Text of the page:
The Rule, Article 4

Thursday, February 4, 2010

JOSEPH OF LEONISSA, Priest, First Order

Joseph Desideri (baptized Eufranio) was born in 1556 and joined the Capuchin Friars in 1572. He was noted for the purity and austerity of his life. In his zeal for the faith he went to Turkey where he was taken captive and tortured, but surprisingly he survived and escaped. Upon his return to his native land he labored with great success in apostolic endeavors, being favored with God's gifts. He died at Amatrice in 1612.

From the common of pastors, 1426, or holy men: religious 1470

From a sermon of St. Joseph of Leonissa:

The Gospel and the good news of our Lord's coming into the world through the Virgin Mary is not a matter of recording primarily on writing materials but in our hearts and souls. This is the difference between the written law and the law of grace. The former is called written because it was engraved on the tablets of stone, the latter is called the law of grace because it is imprinted on the hearts of men through the infusion of grace by the Holy Spirit. This is what was promised by the Lord according to Jeremiah: I will make a covenant with you not like the covenant I made with your fathers. Concerning this new covenant Scripture adds: I will place my law within them, and write it upon their hearts.

Every Christian, then must be a living book wherein one can read the teaching of the Gospel. This is what Saint Paul says to the Corinthians: Clearly you are a letter of Christ which I have delivered, a letter written not with ink, but by the Spirit of the living God, not on tablets of stone, but on tablets of flesh in the heart. Our heart is the parchment, through my ministry the Holy Spirit is the writer because my tongue is nimble as the pen of a skillful scribe.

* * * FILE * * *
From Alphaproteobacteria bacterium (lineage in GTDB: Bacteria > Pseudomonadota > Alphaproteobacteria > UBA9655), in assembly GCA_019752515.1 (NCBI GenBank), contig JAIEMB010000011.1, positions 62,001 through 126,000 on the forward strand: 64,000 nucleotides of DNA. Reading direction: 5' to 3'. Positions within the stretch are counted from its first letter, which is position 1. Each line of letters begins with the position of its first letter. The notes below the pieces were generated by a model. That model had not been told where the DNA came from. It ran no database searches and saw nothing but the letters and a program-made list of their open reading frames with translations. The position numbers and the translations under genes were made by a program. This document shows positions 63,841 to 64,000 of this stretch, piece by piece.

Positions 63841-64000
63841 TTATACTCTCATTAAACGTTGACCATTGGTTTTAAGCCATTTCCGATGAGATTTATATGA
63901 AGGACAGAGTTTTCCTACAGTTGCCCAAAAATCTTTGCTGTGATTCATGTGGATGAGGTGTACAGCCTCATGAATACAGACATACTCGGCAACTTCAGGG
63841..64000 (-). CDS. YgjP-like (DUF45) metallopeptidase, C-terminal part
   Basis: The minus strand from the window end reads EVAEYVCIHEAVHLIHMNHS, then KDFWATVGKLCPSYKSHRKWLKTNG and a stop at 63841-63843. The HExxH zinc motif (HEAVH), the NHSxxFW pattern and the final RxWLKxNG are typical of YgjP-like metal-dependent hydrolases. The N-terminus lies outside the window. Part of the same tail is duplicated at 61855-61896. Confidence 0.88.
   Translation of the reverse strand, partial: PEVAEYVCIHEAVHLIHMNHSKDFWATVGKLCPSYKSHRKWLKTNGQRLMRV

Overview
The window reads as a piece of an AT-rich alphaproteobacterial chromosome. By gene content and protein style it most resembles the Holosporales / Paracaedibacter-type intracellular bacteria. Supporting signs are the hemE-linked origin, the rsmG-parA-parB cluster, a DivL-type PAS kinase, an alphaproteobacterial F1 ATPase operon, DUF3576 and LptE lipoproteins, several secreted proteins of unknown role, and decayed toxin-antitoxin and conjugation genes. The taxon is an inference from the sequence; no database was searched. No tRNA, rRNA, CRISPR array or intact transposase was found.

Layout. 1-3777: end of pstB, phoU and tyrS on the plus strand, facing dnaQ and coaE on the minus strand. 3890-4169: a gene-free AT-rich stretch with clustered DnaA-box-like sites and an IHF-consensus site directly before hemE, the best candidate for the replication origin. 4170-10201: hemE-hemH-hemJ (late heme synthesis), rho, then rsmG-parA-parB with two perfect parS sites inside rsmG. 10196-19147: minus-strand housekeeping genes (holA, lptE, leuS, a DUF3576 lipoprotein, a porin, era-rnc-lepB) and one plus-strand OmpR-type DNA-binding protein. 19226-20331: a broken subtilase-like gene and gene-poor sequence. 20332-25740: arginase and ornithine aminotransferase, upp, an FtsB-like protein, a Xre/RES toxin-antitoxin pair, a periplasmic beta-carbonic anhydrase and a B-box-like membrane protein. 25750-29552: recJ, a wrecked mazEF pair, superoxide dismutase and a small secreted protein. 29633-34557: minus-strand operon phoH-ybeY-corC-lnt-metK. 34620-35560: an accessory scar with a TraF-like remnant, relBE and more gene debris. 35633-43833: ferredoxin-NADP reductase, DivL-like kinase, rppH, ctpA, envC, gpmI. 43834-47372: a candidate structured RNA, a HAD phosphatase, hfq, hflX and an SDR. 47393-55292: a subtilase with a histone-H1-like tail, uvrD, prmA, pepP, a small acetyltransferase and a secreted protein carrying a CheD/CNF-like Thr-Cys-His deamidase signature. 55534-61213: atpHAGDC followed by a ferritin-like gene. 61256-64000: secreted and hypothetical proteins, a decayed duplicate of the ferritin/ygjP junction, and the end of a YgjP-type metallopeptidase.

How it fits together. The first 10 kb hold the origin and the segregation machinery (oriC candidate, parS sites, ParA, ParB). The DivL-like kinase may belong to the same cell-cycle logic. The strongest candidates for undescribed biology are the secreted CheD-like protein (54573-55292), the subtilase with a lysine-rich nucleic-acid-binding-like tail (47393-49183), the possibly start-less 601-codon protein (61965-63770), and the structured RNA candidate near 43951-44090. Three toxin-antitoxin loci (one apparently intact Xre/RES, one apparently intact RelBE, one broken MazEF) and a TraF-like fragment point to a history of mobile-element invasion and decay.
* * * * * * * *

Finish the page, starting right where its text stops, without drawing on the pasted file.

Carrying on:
Would indeed that the preacher's tongue were moved by the Holy Spirit, dipped in the blood of the spotless Lamb and writing skillfully on your hearts today. But how can one writing be written over another writing? Without erasing the first the second cannot be written. But avarice, pride, wantonness and the rest of the vices have been written on your hearts. How will we write humility, uprightness and the rest of the virtues unless the previous vices are erased? If men had such writing on themselves each one, as we said would be a book and his life would teach others by his example. For this reason Paul adds: You are my letter, known and read by all men.

This is the method prelates and preachers should adopt in converting souls to draw all gently to the way of truth. We cannot persuade all men by the same methods. Therefore Paul, the beloved minister of Christ and the spiritual merchant, said: I became like a Jew to the Jews, to those not subject to the law I became like one not subject to it. Finally he adapted himself to all and added: I have made myself all things to all men in order to win all to Christ.

From: The Proper Offices of Franciscan Saints and Blesseds in the Liturgy of the Hours

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